artists & participants
The exhibition inaugurating the new Art Museum at LAC offers a journey through the creations of numerous artists from northern Switzerland and “the land where lemon trees bloom”: Böcklin, De Chirico, Hodler, Wildt, Anker, Morandi, Segantini and Medardo Rosso. Taking in leading figures in Dadaism and futurism, the journey culminates in the works of two masters of the 20th century: Fontana and Giacometti.
“Orizzonte Nord-Sud” documents a period running from the middle of the 19th century to the middle of the 20th century. But it opens with the works of two pre-romantic artists: the Italian Giovanni Battista Piranesi and the Swiss Caspar Wolf. The former is well known for his etchings of majestic ancient architecture whilst the latter is renowned for his paintings of magnificent alpine scenery. Though they had a predilection for very different techniques and antithetical subjects, both offer an interpretation of the aesthetic of the sublime which reveals how much they actually had in common.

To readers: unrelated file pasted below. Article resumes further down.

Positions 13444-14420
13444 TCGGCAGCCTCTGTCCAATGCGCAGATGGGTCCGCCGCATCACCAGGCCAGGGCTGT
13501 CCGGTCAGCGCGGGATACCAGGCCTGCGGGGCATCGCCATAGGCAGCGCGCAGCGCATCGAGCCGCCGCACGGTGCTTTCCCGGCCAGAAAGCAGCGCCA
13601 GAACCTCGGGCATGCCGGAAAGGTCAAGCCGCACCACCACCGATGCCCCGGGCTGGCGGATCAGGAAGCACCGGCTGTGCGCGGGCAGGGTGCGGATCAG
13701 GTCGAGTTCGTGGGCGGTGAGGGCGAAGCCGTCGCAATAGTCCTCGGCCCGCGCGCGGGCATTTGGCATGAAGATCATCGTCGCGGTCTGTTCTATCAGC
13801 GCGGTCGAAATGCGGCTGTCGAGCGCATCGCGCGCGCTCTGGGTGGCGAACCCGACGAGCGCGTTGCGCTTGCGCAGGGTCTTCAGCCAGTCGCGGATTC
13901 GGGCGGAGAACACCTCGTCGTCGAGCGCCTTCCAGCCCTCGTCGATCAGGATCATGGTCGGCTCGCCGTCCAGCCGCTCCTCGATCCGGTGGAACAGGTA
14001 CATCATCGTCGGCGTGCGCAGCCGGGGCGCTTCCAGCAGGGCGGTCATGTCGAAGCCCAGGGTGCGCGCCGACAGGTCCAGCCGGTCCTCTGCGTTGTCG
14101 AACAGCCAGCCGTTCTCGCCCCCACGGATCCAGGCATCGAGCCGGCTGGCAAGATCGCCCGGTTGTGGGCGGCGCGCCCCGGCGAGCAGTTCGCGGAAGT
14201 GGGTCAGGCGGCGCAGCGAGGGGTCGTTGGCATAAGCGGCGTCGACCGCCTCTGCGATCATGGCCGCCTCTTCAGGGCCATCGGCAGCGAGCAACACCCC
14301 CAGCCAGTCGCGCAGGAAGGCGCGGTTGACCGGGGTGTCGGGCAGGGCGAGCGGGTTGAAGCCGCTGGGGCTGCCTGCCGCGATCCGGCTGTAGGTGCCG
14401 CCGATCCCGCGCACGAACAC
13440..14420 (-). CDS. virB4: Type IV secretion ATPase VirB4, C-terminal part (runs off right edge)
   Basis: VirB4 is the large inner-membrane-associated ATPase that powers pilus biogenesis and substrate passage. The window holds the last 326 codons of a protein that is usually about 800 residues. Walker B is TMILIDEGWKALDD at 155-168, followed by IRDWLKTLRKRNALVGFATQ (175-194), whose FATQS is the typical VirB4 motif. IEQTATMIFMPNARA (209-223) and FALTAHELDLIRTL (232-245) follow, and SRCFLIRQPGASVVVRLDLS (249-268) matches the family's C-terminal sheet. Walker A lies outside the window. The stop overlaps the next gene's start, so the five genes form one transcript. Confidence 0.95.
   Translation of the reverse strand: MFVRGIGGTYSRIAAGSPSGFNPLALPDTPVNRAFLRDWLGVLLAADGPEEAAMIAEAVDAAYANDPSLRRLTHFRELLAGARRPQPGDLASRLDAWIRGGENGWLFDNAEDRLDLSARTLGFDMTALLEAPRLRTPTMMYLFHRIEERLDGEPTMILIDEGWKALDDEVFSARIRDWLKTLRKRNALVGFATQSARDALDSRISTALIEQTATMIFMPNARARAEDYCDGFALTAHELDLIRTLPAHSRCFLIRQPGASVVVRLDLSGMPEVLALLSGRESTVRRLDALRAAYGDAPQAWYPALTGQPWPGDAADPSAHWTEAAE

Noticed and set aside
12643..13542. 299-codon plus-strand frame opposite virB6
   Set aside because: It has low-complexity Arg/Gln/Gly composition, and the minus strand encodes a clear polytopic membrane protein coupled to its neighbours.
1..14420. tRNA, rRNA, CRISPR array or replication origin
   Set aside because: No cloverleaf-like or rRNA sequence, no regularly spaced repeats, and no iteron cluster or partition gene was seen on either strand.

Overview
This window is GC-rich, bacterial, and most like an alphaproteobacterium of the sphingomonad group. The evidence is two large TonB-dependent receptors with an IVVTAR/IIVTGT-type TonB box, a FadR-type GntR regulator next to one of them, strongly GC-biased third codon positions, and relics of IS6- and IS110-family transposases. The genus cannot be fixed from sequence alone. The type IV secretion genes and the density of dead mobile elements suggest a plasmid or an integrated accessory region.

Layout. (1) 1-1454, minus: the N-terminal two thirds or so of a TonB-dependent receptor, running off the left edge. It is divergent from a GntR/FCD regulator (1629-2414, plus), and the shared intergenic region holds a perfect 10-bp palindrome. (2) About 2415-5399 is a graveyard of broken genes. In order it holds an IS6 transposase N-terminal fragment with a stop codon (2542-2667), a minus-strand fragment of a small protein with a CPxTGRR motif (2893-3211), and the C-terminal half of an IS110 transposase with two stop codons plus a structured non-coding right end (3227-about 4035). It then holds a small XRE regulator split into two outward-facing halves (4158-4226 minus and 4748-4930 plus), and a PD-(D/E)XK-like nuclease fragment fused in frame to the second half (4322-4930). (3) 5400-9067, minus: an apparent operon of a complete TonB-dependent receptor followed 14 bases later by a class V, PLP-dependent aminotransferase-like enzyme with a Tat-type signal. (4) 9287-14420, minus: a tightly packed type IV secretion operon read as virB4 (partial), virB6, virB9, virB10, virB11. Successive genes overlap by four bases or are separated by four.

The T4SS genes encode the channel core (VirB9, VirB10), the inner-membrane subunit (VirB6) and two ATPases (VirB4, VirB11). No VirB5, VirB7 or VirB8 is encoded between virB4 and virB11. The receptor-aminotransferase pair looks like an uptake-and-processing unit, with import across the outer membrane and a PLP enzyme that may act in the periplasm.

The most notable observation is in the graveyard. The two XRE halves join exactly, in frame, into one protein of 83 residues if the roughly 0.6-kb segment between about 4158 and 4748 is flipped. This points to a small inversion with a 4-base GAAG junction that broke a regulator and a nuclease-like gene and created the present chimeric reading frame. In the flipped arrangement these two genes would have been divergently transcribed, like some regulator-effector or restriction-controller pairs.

Almost following the example of these two forerunners, the artists in the exhibition engage in dialogue which is frequently innovative and therefore all the more astonishing. Through their works, visitors can compare visions of the world acquired in cultural and geographical environments which were isolated from one another. The exhibition allows us to capture the differences, but above all, the affinities binding together experiences which are customarily considered as distant. One can thus appreciate that Morandi has an unsuspected forebear in the Canton of Berne, that Federici Casorati shares with Félix Vallotton not only his first name, but also his style, that Fontana and Giacometti share an almost morbid passion for depicting space.
In this programme made up of dialogues, just two solo voices stand out: J.M.W. Turner and Paul Klee. The great English painter crossed the Gotthard on several occasions and in his inimitable style portrayed both the threatening allure of the Alps and the mellifluousness of Ticino’s landscapes. In many of his works, Klee, who grew up in central Switzerland, celebrated southern light and by his own admission, learnt how to use colour there.
The exhibition is accompanied by a catalogue in Italian and English with colour plates of all the works on display as well as contributions from international art historians.